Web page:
Interview – Julia Leser

This interview is part of a series of interviews with academics and practitioners at an early stage of their career. The interviews discuss current research and projects, as well as advice for other early career scholars.

Julia Leser is a political anthropologist/ethnographer and a Postdoctoral Researcher on the project “Challenging Populist Truth-Making in Europe” (CHAPTER), which is based at the Centre for Anthropological Research on Museums and Heritage (CARMAH) at Humboldt-Universität zu Berlin, and co-speaker of the German Political Science Association’s working group “Political Ethnography”. Her research is concerned with the role of emotions in knowledge production processes, particularly in political realms. Julia’s fields of interest include political anthropology, political ethnography, and affect studies, as well as national security and migration control, nationalism, populism, and political theory. Since 2018, she has been conducting ethnographic research at populist parties’ meetings in Germany, focusing on the functions of affects in political practices and in producing ‘truths.’ Her recent publications include the co-authored monograph with Rebecca Pates, The Wolves Are Coming Back: The Politics of Fear in Eastern Germany (Manchester University Press, 2021).

What (or who) prompted the most significant shifts in your thinking or encouraged you to pursue your area of research?

I was trained in the field of political theory—a field I chose because I was very interested in what happens when people are living together, making rules, and creating systems of governance, such as states. Yet our political theory curriculum was kind of orthodox. Naturally, we read Hegel, Hobbes, and Weber. But only later, when I started working on my dissertation, I learned that what I enjoyed most of all was deriving theories and hypotheses from lived experience. I understood that theory has many meanings and that there are many ways in which theory can be practised. In my dissertation, theory was something that I wanted to do. I was always interested in the state, and how it worked. Because of that interest, I decided to study the state from the ground up and to do an ethnographic study on the police. However, doing political theory from the ground up was, to some of my professors, an endeavour that was almost unimaginable. One time during a PhD seminar, a professor said to me: ‘Grounded theory is not really what we’re doing here in Political Theory’. In this regard, my supervisor Rebecca Pates always encouraged me to pursue my interests. And very soon, I extended my reading beyond the predominantly white, male theory curriculum, starting with Judith Butler and Donna Haraway, and from there, Karen Barad and Londa Schiebinger, Mary Douglas, Lorraine Daston, and Annemarie Mol—who all inspired me to think about the performative nature of concepts and theories, about the politics of positioning, and the power dynamics inherent to scientific endeavour. Only much later was it that I discovered theorists engaging with the politics of affects, such as Lauren Berlant, Sara Ahmed, Sianne Ngai, and Ann Cvetkovich. All of them are amazing and inspiring theorists. I never had that much fun with political theory reading and interacting with their books. I absorbed their language and their vocabulary, and I developed a form of thinking that was more of my own.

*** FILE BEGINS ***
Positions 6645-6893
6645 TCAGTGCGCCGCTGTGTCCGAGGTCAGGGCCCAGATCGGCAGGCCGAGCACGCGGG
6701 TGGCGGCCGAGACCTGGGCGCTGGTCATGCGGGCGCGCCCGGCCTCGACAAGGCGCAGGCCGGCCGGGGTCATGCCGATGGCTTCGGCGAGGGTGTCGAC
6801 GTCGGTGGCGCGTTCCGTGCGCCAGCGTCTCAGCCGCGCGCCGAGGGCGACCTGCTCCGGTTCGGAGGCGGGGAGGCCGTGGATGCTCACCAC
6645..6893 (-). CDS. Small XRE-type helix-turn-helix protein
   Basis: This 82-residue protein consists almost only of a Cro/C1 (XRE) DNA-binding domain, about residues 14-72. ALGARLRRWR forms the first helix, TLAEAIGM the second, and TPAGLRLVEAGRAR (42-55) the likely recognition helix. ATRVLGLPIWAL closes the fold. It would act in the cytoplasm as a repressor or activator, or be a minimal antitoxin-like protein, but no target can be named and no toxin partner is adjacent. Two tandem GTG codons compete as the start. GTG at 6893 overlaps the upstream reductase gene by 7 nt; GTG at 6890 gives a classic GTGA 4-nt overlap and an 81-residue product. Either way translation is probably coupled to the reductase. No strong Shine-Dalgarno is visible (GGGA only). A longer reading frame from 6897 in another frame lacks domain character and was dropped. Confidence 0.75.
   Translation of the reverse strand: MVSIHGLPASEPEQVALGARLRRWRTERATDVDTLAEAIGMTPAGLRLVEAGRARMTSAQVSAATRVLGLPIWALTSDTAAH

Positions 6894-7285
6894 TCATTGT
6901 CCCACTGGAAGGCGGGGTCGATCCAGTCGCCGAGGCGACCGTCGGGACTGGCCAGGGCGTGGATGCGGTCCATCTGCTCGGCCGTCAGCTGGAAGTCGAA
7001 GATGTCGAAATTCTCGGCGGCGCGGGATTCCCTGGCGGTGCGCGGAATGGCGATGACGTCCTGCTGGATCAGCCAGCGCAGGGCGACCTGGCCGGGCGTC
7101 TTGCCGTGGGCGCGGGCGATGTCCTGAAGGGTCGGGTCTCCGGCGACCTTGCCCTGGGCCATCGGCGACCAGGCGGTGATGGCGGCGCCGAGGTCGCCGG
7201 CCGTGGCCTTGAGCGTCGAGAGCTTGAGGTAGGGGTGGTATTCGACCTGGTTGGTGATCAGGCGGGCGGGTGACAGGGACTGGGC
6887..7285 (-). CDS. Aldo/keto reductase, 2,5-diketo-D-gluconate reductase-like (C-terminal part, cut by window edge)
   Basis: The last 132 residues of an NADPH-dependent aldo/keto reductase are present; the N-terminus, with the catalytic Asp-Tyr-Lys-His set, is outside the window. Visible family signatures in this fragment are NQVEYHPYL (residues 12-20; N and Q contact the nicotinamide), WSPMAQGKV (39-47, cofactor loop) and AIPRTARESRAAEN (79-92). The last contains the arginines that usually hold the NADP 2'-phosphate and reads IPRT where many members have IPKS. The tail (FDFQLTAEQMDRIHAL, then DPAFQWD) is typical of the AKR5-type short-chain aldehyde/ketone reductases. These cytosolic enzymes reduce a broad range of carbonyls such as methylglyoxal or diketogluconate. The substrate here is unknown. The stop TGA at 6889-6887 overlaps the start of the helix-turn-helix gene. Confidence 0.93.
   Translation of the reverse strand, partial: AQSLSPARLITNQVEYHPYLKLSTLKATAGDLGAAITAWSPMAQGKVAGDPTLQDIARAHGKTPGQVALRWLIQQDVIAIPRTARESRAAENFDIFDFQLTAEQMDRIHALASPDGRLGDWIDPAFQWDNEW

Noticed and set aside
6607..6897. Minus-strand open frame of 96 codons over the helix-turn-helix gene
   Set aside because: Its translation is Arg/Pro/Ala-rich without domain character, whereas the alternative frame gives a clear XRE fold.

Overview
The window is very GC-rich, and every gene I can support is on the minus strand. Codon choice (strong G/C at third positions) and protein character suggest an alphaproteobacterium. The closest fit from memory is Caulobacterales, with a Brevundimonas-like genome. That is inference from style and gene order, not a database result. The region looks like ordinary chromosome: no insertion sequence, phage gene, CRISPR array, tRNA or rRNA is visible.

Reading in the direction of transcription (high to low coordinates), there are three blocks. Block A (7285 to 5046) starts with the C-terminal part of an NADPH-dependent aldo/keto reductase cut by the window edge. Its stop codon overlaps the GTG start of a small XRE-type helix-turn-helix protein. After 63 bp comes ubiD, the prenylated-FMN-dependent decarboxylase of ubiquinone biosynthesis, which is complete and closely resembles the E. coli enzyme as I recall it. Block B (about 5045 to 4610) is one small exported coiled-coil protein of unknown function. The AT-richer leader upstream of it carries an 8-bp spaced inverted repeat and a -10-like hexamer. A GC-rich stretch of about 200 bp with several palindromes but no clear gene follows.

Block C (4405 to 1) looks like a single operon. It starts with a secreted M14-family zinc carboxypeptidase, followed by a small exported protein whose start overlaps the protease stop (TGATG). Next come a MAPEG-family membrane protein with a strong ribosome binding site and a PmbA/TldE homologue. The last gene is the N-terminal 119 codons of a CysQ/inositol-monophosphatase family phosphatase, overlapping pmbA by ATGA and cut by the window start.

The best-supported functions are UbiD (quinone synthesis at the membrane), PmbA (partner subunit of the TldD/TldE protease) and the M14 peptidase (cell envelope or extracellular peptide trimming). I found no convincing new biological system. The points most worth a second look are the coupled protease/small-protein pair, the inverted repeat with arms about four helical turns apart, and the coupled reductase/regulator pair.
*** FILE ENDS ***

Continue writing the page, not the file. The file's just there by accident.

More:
Your research explores the role of affect in knowledge production processes in political realms, for instance in the making of the nation, far-right politics, and the policing of sex workers. What does affect mean to you and how does it help us to better understand processes of knowledge production?

Thinking about politics through the lens of affects can challenge a lot of the assumptions we bring with us into this field of inquiry. The traditional, deliberative understanding of democracy, for example, assumes the existence of a public sphere free of passions. On the one hand, political decision-making and the functioning of state bureaucracies are assumed to be rational; anti-democratic, populist politics on the other hand are assumed to be irrational. Yet through close ethnographic observation, I came to understand that affects are an important part of every dimension of the political. Eva Illouz and Sara Ahmed, for example, have shown how affects work in the political sphere and argued that affects are not irrational, but functional. I understand affects as situated and embedded in socio-political settings, and I show in my research that affects and rationalities cannot be clearly separated, but that affects have particular logics that we can explore. This becomes clear when we understand affects as a quality that is performed and practised for a specific reason. In regard to the rise of the political right, Wendy Brown recently gave a talk titled “Populism, Authoritarianism, and Making Fascism Fun Again”, in which she argued that right-wing political agents have been particularly successful in associating racist and populist sentiments with freedom and fun, while blaming the left as repressive and prohibitive. These efforts are subtle and unspectacular, yet they have gradually and persistently advanced the normalisation and social acceptability of far-right attitudes.